Log4Shell was added to the Known Exploited Vulnerabilities (KEV) Catalog by the Cybersecurity and Infrastructure Security Agency (CISA) due to evidence of widespread active exploitation of the vulnerability by multiple threat actors. This includes nation state groups originating from China, Iran, Russia and North Korea. According to some reports, threat actors are exploiting the vulnerability to deploy ransomware payloads or to gain access to target networks. The access is then brokered to other threat actors.
Log4J is bundled in multiple SAP solutions including products such as SAP HANA and SAP Process Orchestration. Download the new whitepaper from Layer Seven Security to learn to mitigate and detect Log4Shell in SAP applications. The whitepaper includes a detailed breakdown of the vulnerability, guidance for patching and securing SAP solutions, and recommendations for detecting Log4shell signatures and indicators of compromise.
The US Cybersecurity and Infrastructure Security Agency (CISA) issued Binding Operational Directive 22-01 on November 3 to compel government departments and agencies to remediate specific vulnerabilities with known exploits. According to CISA, the vulnerabilities pose a significant risk to information systems. This includes several vulnerabilities for SAP applications that must be remediated by May 3, 2022. Agencies have 60 days to review and update their vulnerability management policies in accordance with the Directive.
The Directive addresses weaknesses with the Common Vulnerability Scoring System (CVSS) used for rating Common Vulnerabilities and Exposures (CVE) in the National Vulnerability Database (NVD). CVSS does not take into account active exploitations for vulnerabilities. Most critical CVEs are highly complex and have no known exploits. The Directive shifts the focus to CVEs with active threats. These vulnerabilities are prioritized for remediation and are classified in the CISA catalog for Known Exploited Vulnerabilities (KEV).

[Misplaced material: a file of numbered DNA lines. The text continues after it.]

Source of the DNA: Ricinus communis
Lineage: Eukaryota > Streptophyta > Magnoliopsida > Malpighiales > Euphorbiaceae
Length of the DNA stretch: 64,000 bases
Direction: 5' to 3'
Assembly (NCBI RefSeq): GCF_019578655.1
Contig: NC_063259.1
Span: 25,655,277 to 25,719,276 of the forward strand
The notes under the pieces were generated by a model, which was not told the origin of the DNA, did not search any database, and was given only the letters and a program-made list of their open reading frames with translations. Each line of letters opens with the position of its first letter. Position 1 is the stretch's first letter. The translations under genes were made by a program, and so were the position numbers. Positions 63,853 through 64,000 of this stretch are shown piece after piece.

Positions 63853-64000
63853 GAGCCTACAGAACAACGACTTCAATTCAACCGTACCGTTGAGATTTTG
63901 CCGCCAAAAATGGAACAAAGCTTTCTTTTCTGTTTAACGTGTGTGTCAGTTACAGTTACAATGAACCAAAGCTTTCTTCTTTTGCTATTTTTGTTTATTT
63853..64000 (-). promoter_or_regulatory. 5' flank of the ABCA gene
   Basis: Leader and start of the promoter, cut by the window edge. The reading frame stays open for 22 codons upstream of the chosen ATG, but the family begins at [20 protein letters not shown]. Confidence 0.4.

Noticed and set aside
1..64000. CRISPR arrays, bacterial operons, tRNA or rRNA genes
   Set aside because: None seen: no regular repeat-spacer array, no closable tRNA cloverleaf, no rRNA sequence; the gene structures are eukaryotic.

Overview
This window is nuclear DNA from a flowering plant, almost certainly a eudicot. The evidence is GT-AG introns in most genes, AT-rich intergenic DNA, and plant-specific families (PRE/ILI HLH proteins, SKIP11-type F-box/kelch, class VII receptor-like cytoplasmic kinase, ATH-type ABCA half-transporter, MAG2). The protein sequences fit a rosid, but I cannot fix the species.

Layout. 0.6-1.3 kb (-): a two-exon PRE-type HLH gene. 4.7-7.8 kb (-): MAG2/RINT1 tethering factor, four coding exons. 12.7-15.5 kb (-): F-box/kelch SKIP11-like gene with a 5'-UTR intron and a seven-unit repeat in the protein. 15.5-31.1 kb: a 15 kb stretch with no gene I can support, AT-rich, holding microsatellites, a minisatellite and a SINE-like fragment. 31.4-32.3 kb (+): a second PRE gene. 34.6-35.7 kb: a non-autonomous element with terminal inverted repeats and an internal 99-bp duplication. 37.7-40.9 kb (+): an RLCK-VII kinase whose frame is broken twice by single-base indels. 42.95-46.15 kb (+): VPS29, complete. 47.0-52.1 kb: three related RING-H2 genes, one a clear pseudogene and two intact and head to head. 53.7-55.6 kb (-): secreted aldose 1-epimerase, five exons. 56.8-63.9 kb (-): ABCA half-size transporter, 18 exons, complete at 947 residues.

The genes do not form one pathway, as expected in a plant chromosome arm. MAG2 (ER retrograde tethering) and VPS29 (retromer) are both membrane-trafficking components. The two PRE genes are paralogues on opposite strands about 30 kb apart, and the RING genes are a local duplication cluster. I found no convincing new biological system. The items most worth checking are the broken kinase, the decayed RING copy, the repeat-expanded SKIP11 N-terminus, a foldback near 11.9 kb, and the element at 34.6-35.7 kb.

The catalog includes six CVEs for SAP applications.
CVE-2010-5326 is for the invoker servlet implemented in the InvokerServletclass within the Web Container of the J2EE for SAP NetWeaver Application Java (AS Java). The invoker servlet is vulnerable to authentication bypass, enabling remote attackers to execute arbitrary code via HTTP or HTTPS requests. The servlet is disabled by default in higher versions of AS Java. Refer to SAP note 1445998 for disabling the relevant property of the servlet_jsp service on server nodes. SAP also recommends scanning or reviewing application code to identify the usage of servlets with the prefix “/servlet/”. Applications should use local servlets only that are defined in web.xml files. Auth constraints in web xml files are recommended to restrict the invoking of the servlet to users with an administrative role.
CVE-2016-3976 relates to a directory traversal vulnerability in AS Java that could be exploited to read arbitrary files from servers remotely and without authentication using CrashFileDownloadServlet. Note 2234971 provides a patch for the LM-CORE to address the CVE.
CVE-2020-6287 is for the RECON vulnerability in the LM Configuration Wizard of AS Java. Attackers can exploit a missing authentication check in the CTCWebService to perform administrative functions such as creating privileged users. Note 2934135 includes a patch to validate user input for log paths and block arbitrary log file locations and extensions.
CVE-2018-2380 relates to a directory traversal vulnerability in SAP CRM. There is a publicly-available exploit for the CVE that could be deployed to perform remote code execution through log file injection. Note 2547431 includes a patch to validate user input for log paths and block arbitrary log file locations and extensions.
CVE-2016-9563 is for a Denial of Service vulnerability in a BPM service within AS Java. This CVE also has a publicly-available exploit. Note 2296909 disables the resolving of external entities during XML parsing to address the CVE.
CVE-2020-6207 relates to a missing authentication check for the SAP EEM servlet in SAP Solution Manager. A module for the Metasploit penetration framework automates the exploitation of the CVE. This could be exploited to execute OS commands on connected SMDAgents via the /EemAdminService/EemAdmin page for User Experience Monitoring. Note 2890213 includes a patch for the impacted LM-SERVICE software component and instructions for a temporary workaround involving enabling authentication for the EemAdmin service in the Java stack of Solution Manager.